The term ‘branding’ is a perpetual favorite for both designers and entrepreneurs. At a root level, people are very much driven to achieve a sense of identity which others respect, and to align with a known brand is a form of recognition. Even better is to craft a brand of one’s own.
In a world of ideas contending for our attention, a brand is essential a ‘designed idea’. When we undertake the process of developing our brand as an individual, or the brand of our business we are shaping and strengthening a core idea which permeates all activities of the business and upholds the ethos of the organization.
One single idea.
Well, not a single word, or even a single sentence, but a collection of concepts which concisely capture the character of the brand. This is because brands develop trust and operate in memory along the same lines as how we develop trust and respect for people in our lives. People have character, brands have character.
As Aristotle identified, the minimum framework for defining character must address the three levels of style, logic and ethics. For the formulation of a new brand, or the strengthening of an existing brand, it is useful to call upon a framework of archetypes to ensure that there is enough definition (and proven past performance) in the collection of traits we hope will underpin a resonate brand for our purposes.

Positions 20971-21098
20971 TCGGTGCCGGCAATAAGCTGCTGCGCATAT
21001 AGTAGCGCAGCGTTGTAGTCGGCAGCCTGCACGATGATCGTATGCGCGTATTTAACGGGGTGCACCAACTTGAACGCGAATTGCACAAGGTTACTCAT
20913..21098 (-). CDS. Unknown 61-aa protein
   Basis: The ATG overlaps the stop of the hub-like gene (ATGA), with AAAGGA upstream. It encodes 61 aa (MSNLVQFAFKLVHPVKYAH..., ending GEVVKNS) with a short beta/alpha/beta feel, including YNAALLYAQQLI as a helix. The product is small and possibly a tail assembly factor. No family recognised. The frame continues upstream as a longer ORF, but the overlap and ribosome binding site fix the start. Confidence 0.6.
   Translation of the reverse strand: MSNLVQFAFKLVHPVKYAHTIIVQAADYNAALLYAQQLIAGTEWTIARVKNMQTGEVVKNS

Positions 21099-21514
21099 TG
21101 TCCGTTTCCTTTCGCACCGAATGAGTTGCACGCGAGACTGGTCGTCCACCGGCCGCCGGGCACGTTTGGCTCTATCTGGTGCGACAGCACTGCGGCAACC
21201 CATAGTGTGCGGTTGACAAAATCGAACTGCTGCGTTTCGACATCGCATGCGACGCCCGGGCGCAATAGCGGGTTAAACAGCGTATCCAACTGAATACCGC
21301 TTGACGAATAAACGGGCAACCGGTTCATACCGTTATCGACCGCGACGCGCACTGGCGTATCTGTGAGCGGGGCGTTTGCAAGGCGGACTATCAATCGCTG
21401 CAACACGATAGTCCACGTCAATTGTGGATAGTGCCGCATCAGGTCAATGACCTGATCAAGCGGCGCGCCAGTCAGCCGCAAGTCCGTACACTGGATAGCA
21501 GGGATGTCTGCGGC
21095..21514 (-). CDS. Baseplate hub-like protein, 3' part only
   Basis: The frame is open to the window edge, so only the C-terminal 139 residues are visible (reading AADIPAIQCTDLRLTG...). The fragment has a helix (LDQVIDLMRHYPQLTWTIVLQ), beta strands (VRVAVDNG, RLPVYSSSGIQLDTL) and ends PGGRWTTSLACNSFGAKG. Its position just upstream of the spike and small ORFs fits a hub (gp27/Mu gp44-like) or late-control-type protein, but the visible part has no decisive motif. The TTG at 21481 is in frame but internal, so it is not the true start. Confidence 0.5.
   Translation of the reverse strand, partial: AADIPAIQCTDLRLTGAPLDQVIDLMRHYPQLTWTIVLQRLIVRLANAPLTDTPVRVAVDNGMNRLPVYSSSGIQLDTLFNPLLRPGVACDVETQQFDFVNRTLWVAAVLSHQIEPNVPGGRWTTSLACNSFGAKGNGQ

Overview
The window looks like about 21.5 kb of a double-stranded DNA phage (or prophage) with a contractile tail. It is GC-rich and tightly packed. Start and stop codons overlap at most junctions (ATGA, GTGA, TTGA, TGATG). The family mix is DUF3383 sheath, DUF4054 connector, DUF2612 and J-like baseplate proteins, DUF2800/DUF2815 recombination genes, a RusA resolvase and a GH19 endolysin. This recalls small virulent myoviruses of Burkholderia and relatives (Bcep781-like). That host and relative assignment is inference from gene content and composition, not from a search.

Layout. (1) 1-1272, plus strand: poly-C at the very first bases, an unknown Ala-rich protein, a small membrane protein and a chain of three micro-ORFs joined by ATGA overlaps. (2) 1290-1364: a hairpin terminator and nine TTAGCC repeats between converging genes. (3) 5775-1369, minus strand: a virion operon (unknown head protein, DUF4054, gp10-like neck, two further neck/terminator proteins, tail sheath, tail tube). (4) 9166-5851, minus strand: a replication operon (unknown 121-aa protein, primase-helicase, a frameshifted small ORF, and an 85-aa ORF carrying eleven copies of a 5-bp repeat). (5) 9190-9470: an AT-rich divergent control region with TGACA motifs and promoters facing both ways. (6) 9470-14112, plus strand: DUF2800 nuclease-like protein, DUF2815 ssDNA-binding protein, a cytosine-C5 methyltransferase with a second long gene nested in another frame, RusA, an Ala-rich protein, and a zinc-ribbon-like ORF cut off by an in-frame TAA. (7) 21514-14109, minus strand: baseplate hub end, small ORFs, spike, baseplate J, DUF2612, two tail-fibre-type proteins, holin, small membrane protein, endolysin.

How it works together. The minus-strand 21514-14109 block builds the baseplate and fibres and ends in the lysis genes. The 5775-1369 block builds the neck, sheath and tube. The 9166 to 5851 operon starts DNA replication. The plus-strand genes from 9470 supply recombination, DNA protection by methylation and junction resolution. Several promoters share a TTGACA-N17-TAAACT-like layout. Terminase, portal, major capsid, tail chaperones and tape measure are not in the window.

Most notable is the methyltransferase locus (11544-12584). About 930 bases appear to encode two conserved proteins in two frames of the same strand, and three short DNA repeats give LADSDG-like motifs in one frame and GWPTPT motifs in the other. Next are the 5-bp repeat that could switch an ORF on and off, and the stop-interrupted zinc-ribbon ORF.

The wheel of archetypes presented here is based generally on the work of Carl Jung. These character-based archetypes are a good starting point for defining a strong and cohesive character for your brand.
Preserving clarity of understanding of your brand is a practice all businesses must develop. It is best done by periodically cycling back to the core principals of the character of the brand, and reinterpreting these principals against new challenges and opportunities and the business moves forward in its scale and points of interaction with the world.